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Literacy Lab

Literacy Lab

Collaborative research practices, to understand and improve children and young people's literacy experiences and outcomes

Disability Picturebooks

2021 – 2024

Promoting children’s understanding of disability through picturebooks: Incorporating the perspectives of primary school teachers



Past research studies have recommended the use of realistic picturebooks and accurate disability representation (Barker and Murray, 2018; Dyches, et al., 2006). However, none of them has used the Critical Disability Theory (CDT, Goodley, 2014, 2017; Mallett & Runswick-Cole, 2014) as a lens for exploring picturebooks with disability representations, as well as studying teachers’ perceptions of these books. Different from the medical or social model of disability, CDT highlights equality and the human rights of people. The first part of the study uses a unique critical framework for comparing and contrasting the multimodal disability discourse in UK and US picturebooks. The second part of the study investigates the perceptions of UK and US teachers in two focus groups respectively, exploring their knowledge, attitudes and use of a given set of picturebooks with disability representation. The study provides insights into the different layers of picturebooks with disability representation and how these books could be used effectively to facilitate meaningful discussion and positive learning in primary school years.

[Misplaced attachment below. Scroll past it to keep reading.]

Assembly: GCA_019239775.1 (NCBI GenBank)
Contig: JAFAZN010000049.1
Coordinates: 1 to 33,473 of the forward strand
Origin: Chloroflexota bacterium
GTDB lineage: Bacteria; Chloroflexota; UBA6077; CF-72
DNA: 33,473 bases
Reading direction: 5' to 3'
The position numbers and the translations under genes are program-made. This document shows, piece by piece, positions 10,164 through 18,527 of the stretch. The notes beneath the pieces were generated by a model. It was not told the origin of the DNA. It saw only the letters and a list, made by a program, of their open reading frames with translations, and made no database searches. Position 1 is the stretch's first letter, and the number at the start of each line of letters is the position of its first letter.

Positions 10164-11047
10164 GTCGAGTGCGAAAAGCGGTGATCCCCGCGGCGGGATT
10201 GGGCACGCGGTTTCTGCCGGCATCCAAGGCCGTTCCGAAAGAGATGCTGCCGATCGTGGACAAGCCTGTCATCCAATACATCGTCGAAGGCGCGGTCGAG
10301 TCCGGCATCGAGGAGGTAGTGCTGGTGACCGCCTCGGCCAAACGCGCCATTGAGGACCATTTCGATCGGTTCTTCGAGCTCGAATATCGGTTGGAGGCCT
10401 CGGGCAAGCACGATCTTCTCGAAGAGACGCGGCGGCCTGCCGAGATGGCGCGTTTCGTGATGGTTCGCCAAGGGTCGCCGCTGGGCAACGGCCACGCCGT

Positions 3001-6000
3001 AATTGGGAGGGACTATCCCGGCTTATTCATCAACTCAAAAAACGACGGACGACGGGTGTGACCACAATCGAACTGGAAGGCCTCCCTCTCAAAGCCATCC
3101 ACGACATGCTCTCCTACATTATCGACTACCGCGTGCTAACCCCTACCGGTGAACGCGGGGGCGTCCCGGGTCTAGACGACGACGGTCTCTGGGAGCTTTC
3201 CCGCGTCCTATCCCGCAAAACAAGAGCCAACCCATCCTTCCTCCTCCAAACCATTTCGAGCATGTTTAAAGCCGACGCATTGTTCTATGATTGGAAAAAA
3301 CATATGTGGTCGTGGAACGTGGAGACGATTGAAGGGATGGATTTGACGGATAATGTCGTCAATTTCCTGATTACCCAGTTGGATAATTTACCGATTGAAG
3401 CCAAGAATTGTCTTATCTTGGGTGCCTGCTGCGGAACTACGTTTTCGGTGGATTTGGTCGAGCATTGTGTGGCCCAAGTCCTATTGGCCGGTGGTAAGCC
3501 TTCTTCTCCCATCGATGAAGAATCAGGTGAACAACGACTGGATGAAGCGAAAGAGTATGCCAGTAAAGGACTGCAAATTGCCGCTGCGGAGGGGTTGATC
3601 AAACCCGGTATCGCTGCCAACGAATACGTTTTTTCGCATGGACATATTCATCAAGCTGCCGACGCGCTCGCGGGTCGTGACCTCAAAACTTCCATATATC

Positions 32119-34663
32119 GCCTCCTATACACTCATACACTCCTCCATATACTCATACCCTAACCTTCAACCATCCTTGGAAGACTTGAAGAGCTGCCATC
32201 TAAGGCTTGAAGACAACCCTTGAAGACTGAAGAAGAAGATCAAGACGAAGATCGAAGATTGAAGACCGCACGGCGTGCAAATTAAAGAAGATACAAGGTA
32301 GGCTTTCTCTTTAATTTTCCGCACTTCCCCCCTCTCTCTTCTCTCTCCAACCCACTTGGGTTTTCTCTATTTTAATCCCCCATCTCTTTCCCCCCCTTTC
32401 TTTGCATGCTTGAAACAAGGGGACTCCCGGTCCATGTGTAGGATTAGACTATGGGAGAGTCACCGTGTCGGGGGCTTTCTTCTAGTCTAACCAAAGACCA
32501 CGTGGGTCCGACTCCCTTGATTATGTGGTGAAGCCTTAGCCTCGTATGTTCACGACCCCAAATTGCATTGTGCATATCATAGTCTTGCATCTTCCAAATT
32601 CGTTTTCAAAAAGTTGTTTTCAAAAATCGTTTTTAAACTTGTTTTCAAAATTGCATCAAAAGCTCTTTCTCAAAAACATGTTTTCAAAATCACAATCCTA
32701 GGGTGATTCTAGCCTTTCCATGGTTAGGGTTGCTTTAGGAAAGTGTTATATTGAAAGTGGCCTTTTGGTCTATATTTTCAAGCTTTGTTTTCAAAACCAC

You can also learn more about this project through our BERA Special Issue blogpost:

If you’d like to learn more about this project or share your ideas, please contact Maggie Chan:


Project Team:

PhD Researcher: Maggie Chan, University of Edinburgh

Supervisors: Dr Sarah McGeown and Rachel O’Neill, University of Edinburgh
Honorary Supervisor: Prof. Richard Andrews, University of Edinburgh


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